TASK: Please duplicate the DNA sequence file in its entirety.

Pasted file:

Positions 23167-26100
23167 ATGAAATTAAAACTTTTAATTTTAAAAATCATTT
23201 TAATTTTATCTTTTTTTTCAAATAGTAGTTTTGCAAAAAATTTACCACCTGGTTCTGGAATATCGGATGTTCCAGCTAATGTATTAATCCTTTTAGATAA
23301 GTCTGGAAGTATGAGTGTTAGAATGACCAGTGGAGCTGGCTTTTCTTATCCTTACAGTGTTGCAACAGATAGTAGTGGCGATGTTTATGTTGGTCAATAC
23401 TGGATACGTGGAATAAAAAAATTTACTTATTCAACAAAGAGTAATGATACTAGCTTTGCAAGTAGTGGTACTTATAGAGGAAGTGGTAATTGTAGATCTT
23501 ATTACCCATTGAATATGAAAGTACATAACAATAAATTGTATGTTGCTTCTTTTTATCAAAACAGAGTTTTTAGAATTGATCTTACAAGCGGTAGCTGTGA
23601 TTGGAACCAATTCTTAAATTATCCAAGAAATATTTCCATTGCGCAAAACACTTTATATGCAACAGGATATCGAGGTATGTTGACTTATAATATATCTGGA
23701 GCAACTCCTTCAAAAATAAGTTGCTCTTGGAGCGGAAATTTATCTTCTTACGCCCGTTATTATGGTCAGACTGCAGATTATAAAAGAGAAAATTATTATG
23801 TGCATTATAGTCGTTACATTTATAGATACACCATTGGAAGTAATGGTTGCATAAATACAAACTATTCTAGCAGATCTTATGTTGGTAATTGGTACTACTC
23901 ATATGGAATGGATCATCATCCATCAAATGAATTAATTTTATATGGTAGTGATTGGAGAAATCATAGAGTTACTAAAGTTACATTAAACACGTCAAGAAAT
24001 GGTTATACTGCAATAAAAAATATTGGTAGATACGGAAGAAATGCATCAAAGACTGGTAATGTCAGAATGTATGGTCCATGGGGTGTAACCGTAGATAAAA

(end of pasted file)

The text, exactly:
Positions 23167-26100
23167 ATGAAATTAAAACTTTTAATTTTAAAAATCATTT
23201 TAATTTTATCTTTTTTTTCAAATAGTAGTTTTGCAAAAAATTTACCACCTGGTTCTGGAATATCGGATGTTCCAGCTAATGTATTAATCCTTTTAGATAA
23301 GTCTGGAAGTATGAGTGTTAGAATGACCAGTGGAGCTGGCTTTTCTTATCCTTACAGTGTTGCAACAGATAGTAGTGGCGATGTTTATGTTGGTCAATAC
23401 TGGATACGTGGAATAAAAAAATTTACTTATTCAACAAAGAGTAATGATACTAGCTTTGCAAGTAGTGGTACTTATAGAGGAAGTGGTAATTGTAGATCTT
23501 ATTACCCATTGAATATGAAAGTACATAACAATAAATTGTATGTTGCTTCTTTTTATCAAAACAGAGTTTTTAGAATTGATCTTACAAGCGGTAGCTGTGA
23601 TTGGAACCAATTCTTAAATTATCCAAGAAATATTTCCATTGCGCAAAACACTTTATATGCAACAGGATATCGAGGTATGTTGACTTATAATATATCTGGA
23701 GCAACTCCTTCAAAAATAAGTTGCTCTTGGAGCGGAAATTTATCTTCTTACGCCCGTTATTATGGTCAGACTGCAGATTATAAAAGAGAAAATTATTATG
23801 TGCATTATAGTCGTTACATTTATAGATACACCATTGGAAGTAATGGTTGCATAAATACAAACTATTCTAGCAGATCTTATGTTGGTAATTGGTACTACTC
23901 ATATGGAATGGATCATCATCCATCAAATGAATTAATTTTATATGGTAGTGATTGGAGAAATCATAGAGTTACTAAAGTTACATTAAACACGTCAAGAAAT
24001 GGTTATACTGCAATAAAAAATATTGGTAGATACGGAAGAAATGCATCAAAGACTGGTAATGTCAGAATGTATGGTCCATGGGGTGTAACCGTAGATAAAA